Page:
American foreign policy of the '80s:
defend democracy no matter how
worthless the payoff (or even if the
country doesn't wish you to do so).
Who knows, the success of
Needham's megaforce may even have
influenced Reagan, he did have a cu-
rious affinity for confusing film with
Reverting to formula and the safety
of a name, Needham reunited with
Reynolds for "Stroker Ace." Burt and
Loni's only film together, "Stroker
Ace" may also have been Reynolds'
worst. Portraying aplayboy stock-car
driver sharing the stage with such a
talented and eclectic cast as Jim
Nabors, Bubba Smith, Ned Beatty,
and Loni's breasts, Stroker battles an
evil fried-chicken magnate. Redneck
humor never had it so good.
Sadly, Needham and Reynolds
parted ways, but while Burt's career
spiraled, Needham continued to de-
fine the times. In 1986 he directed the
BMX blockbuster, "Rad." Along the
same simplistic, over-moralizing,
crowd-pleasing and predictable lines
a, "The Karate Kid" before it and
"D2" years later, "Rad" featured the
good bikers vs. the bad ones for rac-
ing glory and pubescent hearts.
Needham balances the story line with
some gnarly BMX stunt work and
when the protagonist has to choose
between the big race and the SAT's
he even works in a lesson. Add Olym-
pic gymnast Bart Connor's attempt at
acting and you may even be wishing
for a Burt Reynolds cameo.
Concluding Needham's brilliant

'"."~'.lt. 1 >

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Above is the famous body cavity search scene from the ever-popular "Police Academy 2." Ouch!

decade was the pro wrestling drama
"Body Slam." A legitimate who's-
who of pro wrestling were featured
including the Tonga Kid, the Wild
Samoan, Captain Lou Albano and,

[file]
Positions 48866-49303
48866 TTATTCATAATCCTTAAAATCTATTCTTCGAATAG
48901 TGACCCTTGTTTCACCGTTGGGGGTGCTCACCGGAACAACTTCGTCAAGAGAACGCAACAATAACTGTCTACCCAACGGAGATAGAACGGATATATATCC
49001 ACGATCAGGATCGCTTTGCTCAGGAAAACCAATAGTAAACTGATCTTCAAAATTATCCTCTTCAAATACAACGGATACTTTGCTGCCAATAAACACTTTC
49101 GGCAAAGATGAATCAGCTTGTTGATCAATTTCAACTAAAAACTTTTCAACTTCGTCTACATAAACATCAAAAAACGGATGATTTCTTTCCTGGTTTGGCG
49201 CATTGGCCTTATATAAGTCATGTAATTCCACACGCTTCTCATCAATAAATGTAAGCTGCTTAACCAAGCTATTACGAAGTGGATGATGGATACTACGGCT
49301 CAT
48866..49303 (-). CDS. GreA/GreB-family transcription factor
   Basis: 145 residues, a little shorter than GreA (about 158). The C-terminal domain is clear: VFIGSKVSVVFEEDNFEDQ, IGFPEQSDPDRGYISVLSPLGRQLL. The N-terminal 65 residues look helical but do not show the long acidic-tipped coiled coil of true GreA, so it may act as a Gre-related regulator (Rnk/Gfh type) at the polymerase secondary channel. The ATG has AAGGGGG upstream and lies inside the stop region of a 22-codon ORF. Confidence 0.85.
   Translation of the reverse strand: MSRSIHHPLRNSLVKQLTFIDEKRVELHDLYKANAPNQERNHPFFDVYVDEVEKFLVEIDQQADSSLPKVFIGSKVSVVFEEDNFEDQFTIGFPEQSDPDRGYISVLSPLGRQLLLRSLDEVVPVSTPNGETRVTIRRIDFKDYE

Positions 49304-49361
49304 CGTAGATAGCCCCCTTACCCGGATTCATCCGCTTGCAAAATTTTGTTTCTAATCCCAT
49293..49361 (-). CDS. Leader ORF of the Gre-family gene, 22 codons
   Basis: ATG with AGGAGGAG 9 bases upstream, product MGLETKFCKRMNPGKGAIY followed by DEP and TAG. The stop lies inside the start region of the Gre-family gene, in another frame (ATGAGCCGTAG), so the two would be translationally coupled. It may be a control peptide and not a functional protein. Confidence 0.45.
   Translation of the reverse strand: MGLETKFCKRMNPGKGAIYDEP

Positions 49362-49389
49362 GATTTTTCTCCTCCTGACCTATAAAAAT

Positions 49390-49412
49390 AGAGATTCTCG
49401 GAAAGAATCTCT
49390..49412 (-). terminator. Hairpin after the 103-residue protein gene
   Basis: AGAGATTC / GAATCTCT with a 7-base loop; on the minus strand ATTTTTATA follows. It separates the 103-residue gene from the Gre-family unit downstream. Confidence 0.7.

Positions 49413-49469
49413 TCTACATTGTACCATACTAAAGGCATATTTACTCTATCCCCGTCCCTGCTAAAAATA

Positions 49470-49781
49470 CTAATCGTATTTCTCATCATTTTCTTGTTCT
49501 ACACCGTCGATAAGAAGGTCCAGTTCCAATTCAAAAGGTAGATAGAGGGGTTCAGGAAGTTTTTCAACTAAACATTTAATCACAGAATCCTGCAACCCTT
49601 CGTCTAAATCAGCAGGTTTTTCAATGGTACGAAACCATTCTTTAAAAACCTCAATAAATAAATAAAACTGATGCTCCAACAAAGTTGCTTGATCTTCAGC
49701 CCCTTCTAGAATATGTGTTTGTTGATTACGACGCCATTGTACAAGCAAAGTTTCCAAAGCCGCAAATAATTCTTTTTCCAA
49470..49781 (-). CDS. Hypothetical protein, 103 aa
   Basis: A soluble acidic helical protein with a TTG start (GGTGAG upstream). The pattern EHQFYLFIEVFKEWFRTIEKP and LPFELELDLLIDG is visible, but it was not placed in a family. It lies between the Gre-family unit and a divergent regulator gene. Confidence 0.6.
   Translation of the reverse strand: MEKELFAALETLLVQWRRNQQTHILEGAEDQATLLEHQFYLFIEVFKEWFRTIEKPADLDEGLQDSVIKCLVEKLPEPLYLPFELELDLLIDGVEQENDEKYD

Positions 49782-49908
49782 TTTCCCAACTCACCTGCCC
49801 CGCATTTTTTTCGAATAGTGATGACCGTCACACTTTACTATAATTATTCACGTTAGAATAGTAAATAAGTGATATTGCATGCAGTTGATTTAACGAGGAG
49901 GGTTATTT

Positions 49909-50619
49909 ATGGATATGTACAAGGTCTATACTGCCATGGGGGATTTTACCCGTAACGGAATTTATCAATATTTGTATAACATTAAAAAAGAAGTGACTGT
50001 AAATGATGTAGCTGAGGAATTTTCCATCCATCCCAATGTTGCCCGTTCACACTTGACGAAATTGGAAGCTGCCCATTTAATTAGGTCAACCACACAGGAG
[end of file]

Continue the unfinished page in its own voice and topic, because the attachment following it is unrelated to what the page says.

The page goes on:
beginning a film career which would
eventually lead to such gems as "Hell
Comes to Frogtown," "Rowdy"
Roddy Piper. Yet the film was not
only a wrestling extravaganza, but it
also featured a raucous rock 'n' roll
tour. The non-wrestling cast included
such talent as "Battlestar Galactica"
star Dirk Benedict, Tanya Roberts,
John Astin and Charles Nelson Reilly.

Even Deluise strayed from this tur-
Yet big time wrestling was big
business. Wrestlemania III, an event I
had to savor from the living room on
pay-per-view just a few years earlier,
despite it's being at the nearby Pontiac
Silverdome, was, at the time, the big-
gest indoor sporting event or all time.
It may still be. The merger of rock and
wrestling had already resulted in a
Cyndi Lauper video, a Saturday morn-
ing cartoon and an album featuring
classics such as "Don't Go Messin'
With a Country Boy" and "Grab Them
Cakes." A feature film was the next
logical step and Needham was just

the auteur to deliver it.
Fittingly, Needham has not di-
rected a feature film since. The banal-
ity and the safety of the '80s is only
recently begun to be shunned by a
growing interest in independent film's
spirit and rewards. As the decade con-
tinues, and as this summer began to
prove it may, sequels and star ve-
hicles may die a slow, but deserving
death. The Hal Needhams of the in-
dustry may yet be sacrificed for qual-
ity, intelligence and risk-taking in an
industry which shamefully churnsout
a continued series of dribble for profit,
ignoring its potential to be the leading
cultural medium of our time.

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through Dec. 31